In busy healthcare environments, the convenience of texting can’t be denied, but how does one find a balance when leaving out identifying patients details yet still providing other providers with enough information?
The De-identification process claims that by removing up to 18 known specific pieces of patient data, it is impossible for non-authorized individuals to determine which patient is being discussed.
On one hand, this method, if practiced correctly, serves to protect PHI from being exploited if it’s accessed inappropriately, but this same lack of information can easily cause miscommunications between medical staff that can result in serious medical errors.
It’s also worth mentioning that de-identification is easily laden with subjectivity. Even with criteria set for this, different providers and caregivers may go about the process or interpret messages differently. There is no specific system set in place to prevent important medical information from being lost in translation. These gaps in communication can lead to many issues that affect organizational efficiency and both provider and patient safety.
According to the National Center for Health Statistics, in the US alone, 250,000 deaths are caused by medical error each year. Not to mention, a third of medical malpractice cases can be directly linked to a failure in communication, according to the Malpractice Risks In Communications report. These are some alarming statistics that point out the need for unaltered and open communication of patient details with authorized personnel, that of which must still remain HIPAA compliant.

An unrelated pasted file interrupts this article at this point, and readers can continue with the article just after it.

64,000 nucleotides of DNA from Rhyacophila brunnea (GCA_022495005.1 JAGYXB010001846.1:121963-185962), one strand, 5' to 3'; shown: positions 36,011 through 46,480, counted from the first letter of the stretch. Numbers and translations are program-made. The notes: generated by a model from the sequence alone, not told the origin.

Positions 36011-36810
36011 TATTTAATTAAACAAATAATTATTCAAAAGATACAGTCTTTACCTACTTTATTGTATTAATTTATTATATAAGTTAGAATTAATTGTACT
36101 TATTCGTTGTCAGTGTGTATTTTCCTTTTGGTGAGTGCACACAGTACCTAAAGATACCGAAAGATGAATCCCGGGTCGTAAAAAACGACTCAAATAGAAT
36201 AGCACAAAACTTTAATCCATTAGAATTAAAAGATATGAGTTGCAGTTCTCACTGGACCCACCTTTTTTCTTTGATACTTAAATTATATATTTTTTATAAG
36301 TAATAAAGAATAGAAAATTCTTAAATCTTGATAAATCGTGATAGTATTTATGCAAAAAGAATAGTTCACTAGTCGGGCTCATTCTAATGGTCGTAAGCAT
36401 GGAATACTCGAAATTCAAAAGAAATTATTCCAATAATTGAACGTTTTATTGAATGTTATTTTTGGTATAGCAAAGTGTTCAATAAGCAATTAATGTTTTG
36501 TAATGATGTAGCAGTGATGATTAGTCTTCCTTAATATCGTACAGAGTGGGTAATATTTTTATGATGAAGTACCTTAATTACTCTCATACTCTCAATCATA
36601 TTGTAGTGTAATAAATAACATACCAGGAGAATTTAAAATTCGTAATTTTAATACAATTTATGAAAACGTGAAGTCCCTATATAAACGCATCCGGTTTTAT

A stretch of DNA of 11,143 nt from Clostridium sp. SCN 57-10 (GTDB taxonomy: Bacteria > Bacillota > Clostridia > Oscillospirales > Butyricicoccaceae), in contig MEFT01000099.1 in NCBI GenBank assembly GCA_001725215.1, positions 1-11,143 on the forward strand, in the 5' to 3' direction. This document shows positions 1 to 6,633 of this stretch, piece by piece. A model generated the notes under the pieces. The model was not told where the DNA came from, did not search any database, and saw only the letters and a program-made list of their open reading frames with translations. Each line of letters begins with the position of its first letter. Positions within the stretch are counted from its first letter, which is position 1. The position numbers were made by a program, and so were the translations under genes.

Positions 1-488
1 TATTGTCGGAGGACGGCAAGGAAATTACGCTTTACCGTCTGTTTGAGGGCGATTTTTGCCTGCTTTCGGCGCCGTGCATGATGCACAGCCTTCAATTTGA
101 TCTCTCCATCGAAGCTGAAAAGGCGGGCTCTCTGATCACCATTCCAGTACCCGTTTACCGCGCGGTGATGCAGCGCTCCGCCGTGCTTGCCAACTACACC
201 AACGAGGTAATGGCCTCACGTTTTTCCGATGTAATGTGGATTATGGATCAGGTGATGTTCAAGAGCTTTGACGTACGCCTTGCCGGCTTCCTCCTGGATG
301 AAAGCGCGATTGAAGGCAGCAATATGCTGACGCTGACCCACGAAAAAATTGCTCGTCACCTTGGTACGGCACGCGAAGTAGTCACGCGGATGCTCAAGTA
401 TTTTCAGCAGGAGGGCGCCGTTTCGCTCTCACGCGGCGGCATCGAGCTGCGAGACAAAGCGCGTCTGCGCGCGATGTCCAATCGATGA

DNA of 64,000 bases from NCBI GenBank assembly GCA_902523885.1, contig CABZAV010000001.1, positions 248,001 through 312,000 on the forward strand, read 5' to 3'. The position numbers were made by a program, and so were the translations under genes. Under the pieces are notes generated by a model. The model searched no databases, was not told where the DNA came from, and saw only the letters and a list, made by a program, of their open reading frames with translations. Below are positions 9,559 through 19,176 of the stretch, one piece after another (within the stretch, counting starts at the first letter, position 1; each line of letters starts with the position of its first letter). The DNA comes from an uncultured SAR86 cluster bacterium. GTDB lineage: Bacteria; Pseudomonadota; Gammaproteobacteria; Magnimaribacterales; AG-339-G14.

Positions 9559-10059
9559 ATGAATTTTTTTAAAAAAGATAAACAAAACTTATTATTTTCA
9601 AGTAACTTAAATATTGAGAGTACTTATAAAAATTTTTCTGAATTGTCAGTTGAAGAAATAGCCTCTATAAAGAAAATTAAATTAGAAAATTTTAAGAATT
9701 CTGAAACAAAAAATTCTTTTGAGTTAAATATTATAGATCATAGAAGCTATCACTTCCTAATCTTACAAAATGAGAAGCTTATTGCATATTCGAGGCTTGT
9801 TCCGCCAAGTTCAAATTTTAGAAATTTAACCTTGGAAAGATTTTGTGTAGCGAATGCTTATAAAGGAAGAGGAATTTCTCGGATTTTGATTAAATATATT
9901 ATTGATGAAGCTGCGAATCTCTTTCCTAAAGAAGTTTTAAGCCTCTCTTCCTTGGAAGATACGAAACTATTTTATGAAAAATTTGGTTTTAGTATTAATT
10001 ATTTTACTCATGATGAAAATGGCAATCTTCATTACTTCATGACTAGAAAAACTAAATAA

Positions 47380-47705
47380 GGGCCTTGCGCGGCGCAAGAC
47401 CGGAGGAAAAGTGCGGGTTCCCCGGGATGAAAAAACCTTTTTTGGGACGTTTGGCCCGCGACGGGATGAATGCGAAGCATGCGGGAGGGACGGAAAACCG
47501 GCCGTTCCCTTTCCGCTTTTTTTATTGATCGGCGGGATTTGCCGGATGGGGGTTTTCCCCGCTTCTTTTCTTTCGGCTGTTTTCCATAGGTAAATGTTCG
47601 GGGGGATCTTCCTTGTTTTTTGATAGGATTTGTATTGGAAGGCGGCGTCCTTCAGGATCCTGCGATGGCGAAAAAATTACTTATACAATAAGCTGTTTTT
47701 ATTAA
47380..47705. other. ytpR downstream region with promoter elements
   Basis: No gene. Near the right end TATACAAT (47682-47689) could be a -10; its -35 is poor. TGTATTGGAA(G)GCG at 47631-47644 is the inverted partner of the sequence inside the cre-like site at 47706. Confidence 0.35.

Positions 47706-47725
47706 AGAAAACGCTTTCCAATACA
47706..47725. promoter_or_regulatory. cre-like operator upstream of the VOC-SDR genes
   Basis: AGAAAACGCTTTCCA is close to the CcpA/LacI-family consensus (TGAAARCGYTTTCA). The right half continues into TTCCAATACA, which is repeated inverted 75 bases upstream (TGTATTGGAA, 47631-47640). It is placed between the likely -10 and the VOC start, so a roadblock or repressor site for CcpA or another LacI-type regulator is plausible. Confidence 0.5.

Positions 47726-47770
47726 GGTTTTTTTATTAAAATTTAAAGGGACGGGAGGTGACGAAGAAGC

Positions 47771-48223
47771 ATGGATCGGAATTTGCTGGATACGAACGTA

Although attempting to safely share PHI via texting or consumer messaging apps, the De-identification method does not adhere to all HIPAA rules and regulations. Encrypted consumer apps such as iMessage are not safe for clinicians to use and lack the necessary controls to protect and document patient data to provide audit trails. Since the messages reside indefinitely in both the sender and receiver's device, they can be accessed by the wrong person. Apple also keeps a cached version of messages sent via iMessage, which can be accessed either by warrant or by a potential cyberattacks.
With alternate solutions available, there is no reason for the existence of cryptic messages that have been proven to lead to a high number of deaths and medical errors. It’s no surprise that health systems are seeking out secure messaging solutions that along with protecting PHI, also provide organizations with more benefits to their workflow. HIPAA messaging solutions are able to provide greater security at a relatively low cost, helping healthcare organizations fill in these gaps in communication without risking the unwanted exposure of PHI to cyberattacks.
Workarounds like the De-identification process on standard texting apps fall short in so many respects, it’s time for healthcare organizations to welcome more efficient solutions. Using technology to our advantage can help improve overall workflow, communication internally and with patients and lessen the chances of serious and costly errors.